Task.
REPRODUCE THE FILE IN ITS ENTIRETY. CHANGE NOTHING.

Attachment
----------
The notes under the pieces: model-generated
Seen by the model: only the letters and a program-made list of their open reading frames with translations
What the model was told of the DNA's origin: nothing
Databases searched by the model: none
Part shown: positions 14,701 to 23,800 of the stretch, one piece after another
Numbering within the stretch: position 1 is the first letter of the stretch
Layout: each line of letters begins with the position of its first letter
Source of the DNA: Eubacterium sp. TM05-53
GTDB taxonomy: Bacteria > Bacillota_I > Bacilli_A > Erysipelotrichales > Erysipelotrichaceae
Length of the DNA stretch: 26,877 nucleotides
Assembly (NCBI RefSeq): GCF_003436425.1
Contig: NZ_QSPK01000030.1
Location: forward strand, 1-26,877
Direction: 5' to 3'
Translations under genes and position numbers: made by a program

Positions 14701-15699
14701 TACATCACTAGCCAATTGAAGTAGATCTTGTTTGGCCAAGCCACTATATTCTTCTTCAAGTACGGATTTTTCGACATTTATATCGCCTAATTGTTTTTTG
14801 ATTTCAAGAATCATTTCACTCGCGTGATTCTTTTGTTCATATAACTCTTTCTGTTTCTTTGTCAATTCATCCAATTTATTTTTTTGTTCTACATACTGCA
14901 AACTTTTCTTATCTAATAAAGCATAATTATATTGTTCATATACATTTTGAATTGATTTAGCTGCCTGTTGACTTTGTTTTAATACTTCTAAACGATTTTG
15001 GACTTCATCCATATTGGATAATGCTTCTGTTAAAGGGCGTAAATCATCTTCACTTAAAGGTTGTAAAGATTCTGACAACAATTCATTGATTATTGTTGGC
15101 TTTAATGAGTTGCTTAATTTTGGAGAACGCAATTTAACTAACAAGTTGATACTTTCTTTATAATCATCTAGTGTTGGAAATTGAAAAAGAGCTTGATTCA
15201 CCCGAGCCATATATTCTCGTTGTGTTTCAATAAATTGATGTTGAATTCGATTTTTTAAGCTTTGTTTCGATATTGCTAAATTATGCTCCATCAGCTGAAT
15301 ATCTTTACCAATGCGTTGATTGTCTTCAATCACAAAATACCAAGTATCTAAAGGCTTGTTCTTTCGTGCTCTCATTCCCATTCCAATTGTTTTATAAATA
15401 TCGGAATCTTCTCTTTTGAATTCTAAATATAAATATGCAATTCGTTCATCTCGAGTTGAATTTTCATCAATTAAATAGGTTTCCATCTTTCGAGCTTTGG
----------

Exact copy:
The notes under the pieces: model-generated
Seen by the model: only the letters and a program-made list of their open reading frames with translations
What the model was told of the DNA's origin: nothing
Databases searched by the model: none
Part shown: positions 14,701 to 23,800 of the stretch, one piece after another
Numbering within the stretch: position 1 is the first letter of the stretch
Layout: each line of letters begins with the position of its first letter
Source of the DNA: Eubacterium sp. TM05-53
GTDB taxonomy: Bacteria > Bacillota_I > Bacilli_A > Erysipelotrichales > Erysipelotrichaceae
Length of the DNA stretch: 26,877 nucleotides
Assembly (NCBI RefSeq): GCF_003436425.1
Contig: NZ_QSPK01000030.1
Location: forward strand, 1-26,877
Direction: 5' to 3'
Translations under genes and position numbers: made by a program

Positions 14701-15699
14701 TACATCACTAGCCAATTGAAGTAGATCTTGTTTGGCCAAGCCACTATATTCTTCTTCAAGTACGGATTTTTCGACATTTATATCGCCTAATTGTTTTTTG
14801 ATTTCAAGAATCATTTCACTCGCGTGATTCTTTTGTTCATATAACTCTTTCTGTTTCTTTGTCAATTCATCCAATTTATTTTTTTGTTCTACATACTGCA
14901 AACTTTTCTTATCTAATAAAGCATAATTATATTGTTCATATACATTTTGAATTGATTTAGCTGCCTGTTGACTTTGTTTTAATACTTCTAAACGATTTTG
15001 GACTTCATCCATATTGGATAATGCTTCTGTTAAAGGGCGTAAATCATCTTCACTTAAAGGTTGTAAAGATTCTGACAACAATTCATTGATTATTGTTGGC
15101 TTTAATGAGTTGCTTAATTTTGGAGAACGCAATTTAACTAACAAGTTGATACTTTCTTTATAATCATCTAGTGTTGGAAATTGAAAAAGAGCTTGATTCA
15201 CCCGAGCCATATATTCTCGTTGTGTTTCAATAAATTGATGTTGAATTCGATTTTTTAAGCTTTGTTTCGATATTGCTAAATTATGCTCCATCAGCTGAAT
15301 ATCTTTACCAATGCGTTGATTGTCTTCAATCACAAAATACCAAGTATCTAAAGGCTTGTTCTTTCGTGCTCTCATTCCCATTCCAATTGTTTTATAAATA
15401 TCGGAATCTTCTCTTTTGAATTCTAAATATAAATATGCAATTCGTTCATCTCGAGTTGAATTTTCATCAATTAAATAGGTTTCCATCTTTCGAGCTTTGG